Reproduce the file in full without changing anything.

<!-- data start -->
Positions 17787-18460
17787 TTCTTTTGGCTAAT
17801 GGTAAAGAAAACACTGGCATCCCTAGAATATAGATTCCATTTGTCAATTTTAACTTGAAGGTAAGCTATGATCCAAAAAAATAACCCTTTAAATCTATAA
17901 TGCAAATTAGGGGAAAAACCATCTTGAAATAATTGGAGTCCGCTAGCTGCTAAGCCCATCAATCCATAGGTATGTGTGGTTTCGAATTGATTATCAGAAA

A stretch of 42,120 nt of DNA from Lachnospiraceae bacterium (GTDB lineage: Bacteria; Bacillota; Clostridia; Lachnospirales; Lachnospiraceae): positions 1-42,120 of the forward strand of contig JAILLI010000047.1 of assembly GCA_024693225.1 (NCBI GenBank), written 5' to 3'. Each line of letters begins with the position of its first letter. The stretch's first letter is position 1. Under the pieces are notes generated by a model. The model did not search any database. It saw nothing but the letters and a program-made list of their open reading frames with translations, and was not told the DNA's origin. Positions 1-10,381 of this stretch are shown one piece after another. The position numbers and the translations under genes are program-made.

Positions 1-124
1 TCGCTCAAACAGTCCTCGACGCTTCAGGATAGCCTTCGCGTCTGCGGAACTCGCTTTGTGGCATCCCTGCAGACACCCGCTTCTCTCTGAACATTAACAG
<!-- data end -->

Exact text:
Positions 17787-18460
17787 TTCTTTTGGCTAAT
17801 GGTAAAGAAAACACTGGCATCCCTAGAATATAGATTCCATTTGTCAATTTTAACTTGAAGGTAAGCTATGATCCAAAAAAATAACCCTTTAAATCTATAA
17901 TGCAAATTAGGGGAAAAACCATCTTGAAATAATTGGAGTCCGCTAGCTGCTAAGCCCATCAATCCATAGGTATGTGTGGTTTCGAATTGATTATCAGAAA

A stretch of 42,120 nt of DNA from Lachnospiraceae bacterium (GTDB lineage: Bacteria; Bacillota; Clostridia; Lachnospirales; Lachnospiraceae): positions 1-42,120 of the forward strand of contig JAILLI010000047.1 of assembly GCA_024693225.1 (NCBI GenBank), written 5' to 3'. Each line of letters begins with the position of its first letter. The stretch's first letter is position 1. Under the pieces are notes generated by a model. The model did not search any database. It saw nothing but the letters and a program-made list of their open reading frames with translations, and was not told the DNA's origin. Positions 1-10,381 of this stretch are shown one piece after another. The position numbers and the translations under genes are program-made.

Positions 1-124
1 TCGCTCAAACAGTCCTCGACGCTTCAGGATAGCCTTCGCGTCTGCGGAACTCGCTTTGTGGCATCCCTGCAGACACCCGCTTCTCTCTGAACATTAACAG